Living in a world of Art: Ovolo Southside
When you think of Hong Kong, you think of food, great hospitality, a big inner-city urban Asian sprawl and enough of an expat culture to mistake yourself as being in Melbourne.
That’s exactly what it is.
However, it’s not until you scratch the surface of Hong Kong and wriggle underneath its multicultural skin that you being to notice how edgy, buzzing, happening and vibrant an amalgamation of colour, smells, people, creativity and culture it truly is.
Hong Kong’s heritage rests on Chinese imperialism, English colonialism and a great deal of random pirate history, nautical influence – it is called Fragrant Harbour in its English translation, after all – and creativity, all of which really rear their heads. Hotels, restaurants, bars and entertainment venues all hone-in on the edgy vibe of what Hong Kong is about. If you haven’t heard of the Ovolo Hotels, for example, have a look here.
Art adorns walls at every turn, if you’re looking for it, creative and clever design sits around almost every corner and a great deal of the more Westernised restaurants, hotels and bars feature a lot of contemporary design elements that would have most designers squealing with excitement.
One such hotel that hits all of these nails on the head is the Ovolo Southside in a small fishing town by the name of Aberdeen on Hong Kong island’s south side.
It’s like a haven-in-a-haven.
Aberdeen, though inconveniently – depending on your version of a visit to Hong Kong – disconnected from the hustle and bustle, is a perfect location for the establishment of one of Hong Kong’s shining stars.
A Hong Kong based company that has five hotels in Hong Kong alone, they have branched out further afield to the likes of Australia, where you can experience your own slice of Asian-Western finery at the Ovolo Laneways on Lt. Bourke Street.
The creed behind the Ovolo hotel name encapsulates three key pillars that set it so far apart from its competitors, it’s a definite favourite in a long list of brilliant hotels. They are: good value, good quality, and good design, all of which when combined create a phenomenal experience.
The rooms, of which there are six types, offer varying elements of the edgy urban atmosphere of the hotel. Though it admittedly is close to nothing of note other than Hong Kong’s water park, sporting fields and the highway (Wong Chuk Hang Road), the view of the surrounds, mountains, urban sprawl and hustle and bustle of the Hong Kong world below helps to give a surrealistic feel to the peaceful-just-on-the-outskirts standing of the hotel.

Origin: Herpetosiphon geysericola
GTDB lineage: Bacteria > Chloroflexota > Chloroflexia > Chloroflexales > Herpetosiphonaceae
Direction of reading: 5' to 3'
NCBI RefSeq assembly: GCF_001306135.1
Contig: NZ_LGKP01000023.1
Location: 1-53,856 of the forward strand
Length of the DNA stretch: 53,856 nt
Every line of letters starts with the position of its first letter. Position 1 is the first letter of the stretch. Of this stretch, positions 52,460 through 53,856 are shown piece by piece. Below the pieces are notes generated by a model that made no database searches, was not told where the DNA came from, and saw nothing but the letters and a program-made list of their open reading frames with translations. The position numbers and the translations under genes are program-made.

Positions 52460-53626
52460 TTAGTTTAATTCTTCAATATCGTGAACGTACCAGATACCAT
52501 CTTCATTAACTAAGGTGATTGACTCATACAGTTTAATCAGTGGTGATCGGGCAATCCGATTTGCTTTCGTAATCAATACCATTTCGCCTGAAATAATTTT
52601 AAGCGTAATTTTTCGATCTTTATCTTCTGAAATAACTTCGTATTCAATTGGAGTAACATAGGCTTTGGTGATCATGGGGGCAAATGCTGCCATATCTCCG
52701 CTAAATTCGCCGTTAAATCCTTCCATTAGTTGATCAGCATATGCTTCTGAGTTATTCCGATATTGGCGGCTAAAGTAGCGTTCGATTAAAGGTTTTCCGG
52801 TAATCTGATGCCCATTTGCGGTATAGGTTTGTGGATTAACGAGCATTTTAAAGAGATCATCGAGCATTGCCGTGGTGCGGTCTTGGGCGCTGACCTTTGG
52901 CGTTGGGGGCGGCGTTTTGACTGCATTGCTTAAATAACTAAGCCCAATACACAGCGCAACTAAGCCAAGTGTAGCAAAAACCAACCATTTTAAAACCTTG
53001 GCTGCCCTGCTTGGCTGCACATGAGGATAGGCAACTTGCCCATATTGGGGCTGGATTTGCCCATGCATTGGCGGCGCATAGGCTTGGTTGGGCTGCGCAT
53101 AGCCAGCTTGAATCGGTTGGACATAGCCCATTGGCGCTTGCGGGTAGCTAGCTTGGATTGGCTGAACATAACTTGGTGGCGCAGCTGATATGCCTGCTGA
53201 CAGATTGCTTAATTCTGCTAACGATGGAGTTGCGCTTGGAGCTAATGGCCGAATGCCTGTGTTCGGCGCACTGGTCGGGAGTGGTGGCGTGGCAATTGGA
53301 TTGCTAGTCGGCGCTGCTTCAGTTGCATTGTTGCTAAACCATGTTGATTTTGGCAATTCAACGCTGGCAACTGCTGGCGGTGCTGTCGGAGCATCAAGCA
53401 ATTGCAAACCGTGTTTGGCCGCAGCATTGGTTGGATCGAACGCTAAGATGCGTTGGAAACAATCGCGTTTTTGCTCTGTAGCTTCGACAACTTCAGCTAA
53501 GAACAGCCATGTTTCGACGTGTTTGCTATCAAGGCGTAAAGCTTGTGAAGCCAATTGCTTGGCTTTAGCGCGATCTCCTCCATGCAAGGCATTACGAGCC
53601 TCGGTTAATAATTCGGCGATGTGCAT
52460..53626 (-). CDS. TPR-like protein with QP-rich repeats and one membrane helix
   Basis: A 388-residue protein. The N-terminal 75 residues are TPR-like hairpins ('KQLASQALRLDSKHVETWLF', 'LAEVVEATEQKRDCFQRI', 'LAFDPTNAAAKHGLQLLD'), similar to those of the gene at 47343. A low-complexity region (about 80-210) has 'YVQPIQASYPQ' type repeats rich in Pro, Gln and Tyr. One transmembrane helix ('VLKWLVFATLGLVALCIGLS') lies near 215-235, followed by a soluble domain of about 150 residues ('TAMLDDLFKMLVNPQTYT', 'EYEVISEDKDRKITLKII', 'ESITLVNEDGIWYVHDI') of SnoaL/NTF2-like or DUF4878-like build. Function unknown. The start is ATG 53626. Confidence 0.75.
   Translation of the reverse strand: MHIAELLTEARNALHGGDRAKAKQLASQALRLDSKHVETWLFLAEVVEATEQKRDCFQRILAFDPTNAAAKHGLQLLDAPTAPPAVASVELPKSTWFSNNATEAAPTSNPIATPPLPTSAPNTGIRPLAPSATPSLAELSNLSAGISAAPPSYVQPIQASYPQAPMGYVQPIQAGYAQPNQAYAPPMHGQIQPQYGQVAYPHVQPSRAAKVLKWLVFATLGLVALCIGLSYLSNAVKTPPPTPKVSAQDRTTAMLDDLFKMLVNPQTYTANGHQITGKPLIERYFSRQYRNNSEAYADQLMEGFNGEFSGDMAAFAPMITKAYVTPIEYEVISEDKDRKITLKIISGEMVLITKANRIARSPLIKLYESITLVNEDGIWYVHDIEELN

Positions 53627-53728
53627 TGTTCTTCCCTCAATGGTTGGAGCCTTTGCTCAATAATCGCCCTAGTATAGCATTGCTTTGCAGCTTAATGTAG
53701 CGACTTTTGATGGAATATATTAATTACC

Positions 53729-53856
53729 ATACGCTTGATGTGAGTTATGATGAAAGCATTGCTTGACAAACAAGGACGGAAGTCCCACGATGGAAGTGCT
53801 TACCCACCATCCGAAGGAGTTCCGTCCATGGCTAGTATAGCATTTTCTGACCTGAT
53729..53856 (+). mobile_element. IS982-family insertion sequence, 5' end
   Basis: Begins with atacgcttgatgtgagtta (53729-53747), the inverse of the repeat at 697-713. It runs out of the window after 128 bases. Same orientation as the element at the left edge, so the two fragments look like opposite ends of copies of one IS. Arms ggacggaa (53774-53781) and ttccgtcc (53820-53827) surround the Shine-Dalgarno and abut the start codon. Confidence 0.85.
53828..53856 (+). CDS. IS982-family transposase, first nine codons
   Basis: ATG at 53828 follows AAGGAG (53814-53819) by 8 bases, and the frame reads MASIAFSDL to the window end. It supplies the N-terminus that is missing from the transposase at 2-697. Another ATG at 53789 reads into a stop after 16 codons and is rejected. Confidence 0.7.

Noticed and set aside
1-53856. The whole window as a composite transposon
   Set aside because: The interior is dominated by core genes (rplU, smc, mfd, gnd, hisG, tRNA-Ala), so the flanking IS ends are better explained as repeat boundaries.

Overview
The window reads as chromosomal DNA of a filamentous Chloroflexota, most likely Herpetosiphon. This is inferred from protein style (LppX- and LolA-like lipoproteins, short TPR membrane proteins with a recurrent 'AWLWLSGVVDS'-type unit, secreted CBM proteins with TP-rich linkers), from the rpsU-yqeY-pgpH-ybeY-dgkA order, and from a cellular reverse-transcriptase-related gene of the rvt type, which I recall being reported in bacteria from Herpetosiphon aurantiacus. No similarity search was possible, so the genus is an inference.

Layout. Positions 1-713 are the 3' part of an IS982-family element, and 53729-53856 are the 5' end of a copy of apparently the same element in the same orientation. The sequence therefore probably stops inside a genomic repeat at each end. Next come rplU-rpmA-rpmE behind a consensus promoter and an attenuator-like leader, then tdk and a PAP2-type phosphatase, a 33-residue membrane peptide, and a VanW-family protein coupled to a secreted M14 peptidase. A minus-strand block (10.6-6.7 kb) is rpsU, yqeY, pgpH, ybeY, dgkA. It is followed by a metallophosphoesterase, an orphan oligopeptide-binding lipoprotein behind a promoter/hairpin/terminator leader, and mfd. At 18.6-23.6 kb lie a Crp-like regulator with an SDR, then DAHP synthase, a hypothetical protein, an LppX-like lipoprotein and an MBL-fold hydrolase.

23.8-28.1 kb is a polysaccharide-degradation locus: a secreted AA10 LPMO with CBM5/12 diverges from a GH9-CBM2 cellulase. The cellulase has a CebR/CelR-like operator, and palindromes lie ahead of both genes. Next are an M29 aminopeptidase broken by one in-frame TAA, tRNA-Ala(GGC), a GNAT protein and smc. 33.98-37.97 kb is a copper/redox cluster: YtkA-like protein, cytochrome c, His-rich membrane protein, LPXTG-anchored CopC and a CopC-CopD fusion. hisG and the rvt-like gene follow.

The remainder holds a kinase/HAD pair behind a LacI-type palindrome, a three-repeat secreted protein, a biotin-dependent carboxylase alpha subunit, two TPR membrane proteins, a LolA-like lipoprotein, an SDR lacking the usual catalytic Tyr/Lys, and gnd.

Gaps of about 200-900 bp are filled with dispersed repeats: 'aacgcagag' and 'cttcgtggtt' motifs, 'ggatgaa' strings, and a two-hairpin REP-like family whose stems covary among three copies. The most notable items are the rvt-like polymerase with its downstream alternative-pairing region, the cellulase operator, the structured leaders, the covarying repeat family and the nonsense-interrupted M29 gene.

Couple the disconnected relaxation of the hotel overall with some of the quality design elements in rooms the likes of a double loft (my room), which features a separate living space and partition wall, and a unique piece of art on each varying room wall of the hotel and you have a winning combination.
The one thing you notice about the Ovolo Hotels is that each is as unique as the last and each sports a completely different aesthetic in everything from the colour motifs of rooms, to the thematic games and personalities you see throughout the venues.
Perfect for the business trip or need for an officious location, the Southside offers two bars, quirkily enough entitled Lo Lounge (for the lower option) and Above, for the rooftop cocktail bar that offers more of a sweeping view than any of the Southside hotel’s corner rooms or high-level lofts. Each as dimly lit and urbanly-edgey as the last, the entire hotel offers an attitude all its own.
It’s only too easy to never want to leave.
While it might be a 10 minute taxi ride from central Hong Kong, Southside offers a more local flavour a mere three minute taxi ride in the opposite direction.
Contining in a southwesterly direction from the hotel, you come to Ap Le Chau, fishing village and a most densely populated residential area in all of Hong Kong. That’s saying something. Mind you, wander the streets, drive through the alleyways and explore the years old buildings, and you notice more than one manner of artistic expression abounds.
For the brave, Aberdeen is known for its houseboat-bound locals known colloquially as Tanka people, its fish markets and completely edible roadside rood and bakeries. While they aren’t so ‘traditional’ in the form of art and design, their art exists in other ways.
With meat markets, a strong Buddhist culture and a friendly disposition in each of the roadside shops or bazaar-like market set-ups, Aberdeen – conveniently within proximity to the Ovolo Aberdeen Harbour (a more nautically themed hotel of the lot) – is a friendly and totally liveable more waterside part of the Hong Kong culture that is all too easily overlooked.
The Ovolo staff are all fluent in English, Cantonese and most Mandarin, making organising getting anywhere a complete breeze. Their willingness to help is second to none Hong Kong-wide and you can see why: the number of guests the Ovolo Southside takes-in from so many varied walks of life is enough to make every day as interesting as the art on its walls or the personality of the hotel itself.
See more about the Ovolo Southside at its website (WWW).
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